After the convocation for the incoming freshmen—and a few difficulties with the ribbon cutting scissors— officially opened the newly renovated New London Hall on Thursday.
The building houses the school’s biology, botany, and computer science departments. After a $25.3 million upgrade, it now has an additional 21,100 square feet of space. The 28 percent expansion adds additional research and teaching space and marks the end of a 26-month process, including 14 months of construction.
T. Page Owen, the head of the botany department, said he has been working just to renovate his kitchen in the same amount of time. He joked that the parties involved—architect Payette Inc. of Boston and construction company KBE Building Corp. of Farmington—might take it as their next project.
“This building has really been a labor of love for many people,” he said.
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Vice President Ulysses Hammond said the upgraded facility will allow for more collaboration and discussion among the departments. He said he was pleased to see the building completed on time and within its budget.
“It’s a fabulous facility,” he said. “It’s been a complex project. But we assembled just a first-rate team to work on design and construction.”
Katie Ketcham, a senior and computer science major, said it should help attract students and faculty. Other speakers agreed that the building represents a renewed commitment to the Connecticut College science program.
“The renovation and addition to New London Hall demonstrates the institute’s strong commitment to the sciences,” said Tom LeDuc, a junior and botany major. “Our beautiful building will be a fixture on campus for years to come and countless students will benefit from our state of the art facilities.”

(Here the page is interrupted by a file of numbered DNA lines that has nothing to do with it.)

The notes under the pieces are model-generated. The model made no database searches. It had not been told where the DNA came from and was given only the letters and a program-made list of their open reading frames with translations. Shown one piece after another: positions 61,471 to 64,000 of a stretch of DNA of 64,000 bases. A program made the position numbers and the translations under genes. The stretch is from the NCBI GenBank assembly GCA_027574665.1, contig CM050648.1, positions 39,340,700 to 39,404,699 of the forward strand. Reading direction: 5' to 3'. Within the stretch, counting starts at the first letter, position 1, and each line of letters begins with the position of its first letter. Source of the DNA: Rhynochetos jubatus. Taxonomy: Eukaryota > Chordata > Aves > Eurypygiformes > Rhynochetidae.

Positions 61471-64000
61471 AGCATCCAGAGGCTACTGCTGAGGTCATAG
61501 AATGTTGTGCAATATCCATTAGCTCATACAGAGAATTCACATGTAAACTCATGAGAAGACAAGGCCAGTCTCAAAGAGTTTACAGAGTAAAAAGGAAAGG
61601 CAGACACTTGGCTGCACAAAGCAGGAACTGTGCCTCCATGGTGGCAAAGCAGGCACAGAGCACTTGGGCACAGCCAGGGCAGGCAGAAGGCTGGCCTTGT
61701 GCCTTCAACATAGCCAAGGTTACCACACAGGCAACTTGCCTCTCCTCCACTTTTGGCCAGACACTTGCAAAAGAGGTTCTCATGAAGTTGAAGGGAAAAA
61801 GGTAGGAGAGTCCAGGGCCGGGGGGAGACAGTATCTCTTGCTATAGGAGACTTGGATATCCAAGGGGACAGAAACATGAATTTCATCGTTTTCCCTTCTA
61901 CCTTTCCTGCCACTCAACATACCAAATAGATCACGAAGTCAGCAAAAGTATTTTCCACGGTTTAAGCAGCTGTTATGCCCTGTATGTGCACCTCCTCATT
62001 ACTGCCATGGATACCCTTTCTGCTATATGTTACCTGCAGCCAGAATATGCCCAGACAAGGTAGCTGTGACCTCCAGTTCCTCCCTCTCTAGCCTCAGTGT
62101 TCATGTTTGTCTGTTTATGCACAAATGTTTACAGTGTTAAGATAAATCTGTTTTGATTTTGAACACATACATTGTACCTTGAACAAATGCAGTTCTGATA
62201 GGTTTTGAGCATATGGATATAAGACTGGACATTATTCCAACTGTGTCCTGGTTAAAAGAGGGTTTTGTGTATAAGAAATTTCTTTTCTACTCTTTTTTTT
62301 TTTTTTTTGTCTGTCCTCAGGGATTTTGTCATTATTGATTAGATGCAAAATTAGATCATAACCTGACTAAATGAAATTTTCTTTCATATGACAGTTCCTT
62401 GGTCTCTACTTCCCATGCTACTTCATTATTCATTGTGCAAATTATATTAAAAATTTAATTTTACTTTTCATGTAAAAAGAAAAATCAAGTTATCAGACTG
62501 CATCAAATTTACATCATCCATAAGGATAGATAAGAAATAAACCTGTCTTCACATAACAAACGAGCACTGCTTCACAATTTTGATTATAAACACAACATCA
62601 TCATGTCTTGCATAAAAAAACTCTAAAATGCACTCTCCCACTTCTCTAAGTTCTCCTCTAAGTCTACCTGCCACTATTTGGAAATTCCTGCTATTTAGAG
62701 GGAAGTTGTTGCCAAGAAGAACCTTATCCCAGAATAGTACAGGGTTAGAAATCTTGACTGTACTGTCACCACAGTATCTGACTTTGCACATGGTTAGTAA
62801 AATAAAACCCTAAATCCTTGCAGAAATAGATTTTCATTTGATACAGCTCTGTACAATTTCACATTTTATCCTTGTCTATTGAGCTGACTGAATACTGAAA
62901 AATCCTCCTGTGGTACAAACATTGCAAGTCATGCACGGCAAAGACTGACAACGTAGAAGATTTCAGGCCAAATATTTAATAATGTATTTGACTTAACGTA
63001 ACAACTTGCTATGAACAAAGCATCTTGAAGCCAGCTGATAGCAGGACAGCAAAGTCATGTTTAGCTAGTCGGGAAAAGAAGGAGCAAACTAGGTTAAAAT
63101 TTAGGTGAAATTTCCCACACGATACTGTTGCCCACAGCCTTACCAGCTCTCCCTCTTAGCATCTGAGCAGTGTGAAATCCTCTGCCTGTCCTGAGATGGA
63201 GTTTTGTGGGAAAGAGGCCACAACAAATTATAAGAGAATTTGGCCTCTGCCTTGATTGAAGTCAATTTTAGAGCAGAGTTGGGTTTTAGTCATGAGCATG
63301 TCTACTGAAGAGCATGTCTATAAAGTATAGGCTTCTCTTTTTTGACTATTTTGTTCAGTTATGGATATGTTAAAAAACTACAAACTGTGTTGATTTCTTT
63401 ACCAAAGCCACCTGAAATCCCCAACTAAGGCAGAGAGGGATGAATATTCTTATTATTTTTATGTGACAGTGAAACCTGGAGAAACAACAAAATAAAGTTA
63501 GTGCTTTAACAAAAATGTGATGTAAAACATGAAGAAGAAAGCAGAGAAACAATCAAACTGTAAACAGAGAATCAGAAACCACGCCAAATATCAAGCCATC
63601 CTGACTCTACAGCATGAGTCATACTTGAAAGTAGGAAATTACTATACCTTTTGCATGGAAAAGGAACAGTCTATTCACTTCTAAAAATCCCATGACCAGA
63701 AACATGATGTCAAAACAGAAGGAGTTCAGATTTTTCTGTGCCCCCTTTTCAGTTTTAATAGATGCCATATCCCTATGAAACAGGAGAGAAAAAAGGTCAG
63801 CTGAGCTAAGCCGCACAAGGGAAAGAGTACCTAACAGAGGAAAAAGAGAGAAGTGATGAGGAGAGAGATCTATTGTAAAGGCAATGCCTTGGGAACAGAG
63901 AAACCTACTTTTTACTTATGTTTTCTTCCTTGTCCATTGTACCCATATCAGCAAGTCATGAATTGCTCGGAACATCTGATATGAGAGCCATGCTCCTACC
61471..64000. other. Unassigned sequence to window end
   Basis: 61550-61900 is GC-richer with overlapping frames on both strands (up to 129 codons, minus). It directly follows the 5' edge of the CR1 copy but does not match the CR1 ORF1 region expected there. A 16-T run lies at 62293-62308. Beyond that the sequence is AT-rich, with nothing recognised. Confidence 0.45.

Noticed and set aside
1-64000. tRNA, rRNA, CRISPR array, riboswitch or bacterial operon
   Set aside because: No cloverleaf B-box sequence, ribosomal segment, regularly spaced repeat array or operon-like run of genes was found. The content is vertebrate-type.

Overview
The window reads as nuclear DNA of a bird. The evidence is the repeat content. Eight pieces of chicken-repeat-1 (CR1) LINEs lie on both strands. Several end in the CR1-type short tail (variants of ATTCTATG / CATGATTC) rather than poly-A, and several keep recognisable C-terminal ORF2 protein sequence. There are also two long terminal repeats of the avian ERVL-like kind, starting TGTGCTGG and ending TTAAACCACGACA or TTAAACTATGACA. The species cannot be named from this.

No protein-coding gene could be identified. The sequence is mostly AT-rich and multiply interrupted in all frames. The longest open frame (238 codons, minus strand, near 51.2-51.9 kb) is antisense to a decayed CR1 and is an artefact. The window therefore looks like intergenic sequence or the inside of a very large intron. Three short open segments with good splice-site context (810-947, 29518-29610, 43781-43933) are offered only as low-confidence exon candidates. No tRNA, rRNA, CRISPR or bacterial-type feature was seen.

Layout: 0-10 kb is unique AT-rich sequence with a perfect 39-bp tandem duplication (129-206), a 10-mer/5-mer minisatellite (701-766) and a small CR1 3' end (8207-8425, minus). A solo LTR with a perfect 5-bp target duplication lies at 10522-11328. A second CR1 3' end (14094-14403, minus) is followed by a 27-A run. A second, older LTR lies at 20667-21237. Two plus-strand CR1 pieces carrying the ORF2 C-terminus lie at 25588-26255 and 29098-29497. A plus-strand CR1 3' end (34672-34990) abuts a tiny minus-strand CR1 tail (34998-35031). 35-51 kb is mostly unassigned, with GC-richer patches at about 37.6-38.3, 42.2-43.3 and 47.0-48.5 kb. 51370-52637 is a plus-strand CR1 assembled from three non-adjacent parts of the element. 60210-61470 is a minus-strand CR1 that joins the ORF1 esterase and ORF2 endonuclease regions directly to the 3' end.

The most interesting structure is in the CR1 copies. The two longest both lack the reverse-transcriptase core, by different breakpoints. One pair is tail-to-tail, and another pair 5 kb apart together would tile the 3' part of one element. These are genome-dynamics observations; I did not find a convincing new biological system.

“We had the oldest building on campus being used for botany and biology,” said President Leo Higdon, Jr. “Well, that is no longer the case.”
According to the college’s website, New London Hall was built in 1914 and named in honor of the residents of New London, who helped raise the funds to . The hall was designed to be the science building, but for a time it was the only academic hall on campus.
The construction included a modernization to a greenhouse built in 1935, installation of an electron microscopy suite as well as teaching and research laboratories, and the addition of classrooms and social spaces.
The project also included a number of environmental initiatives, namely a geothermal system to regulate the interior temperature via a water circulation system drilled 500 feet into Tempel Green. Workers reused materials from the original building and used other recycled materials or energy and water saving systems. The college is applying for LEED certification on the hall as part of its sustainability efforts.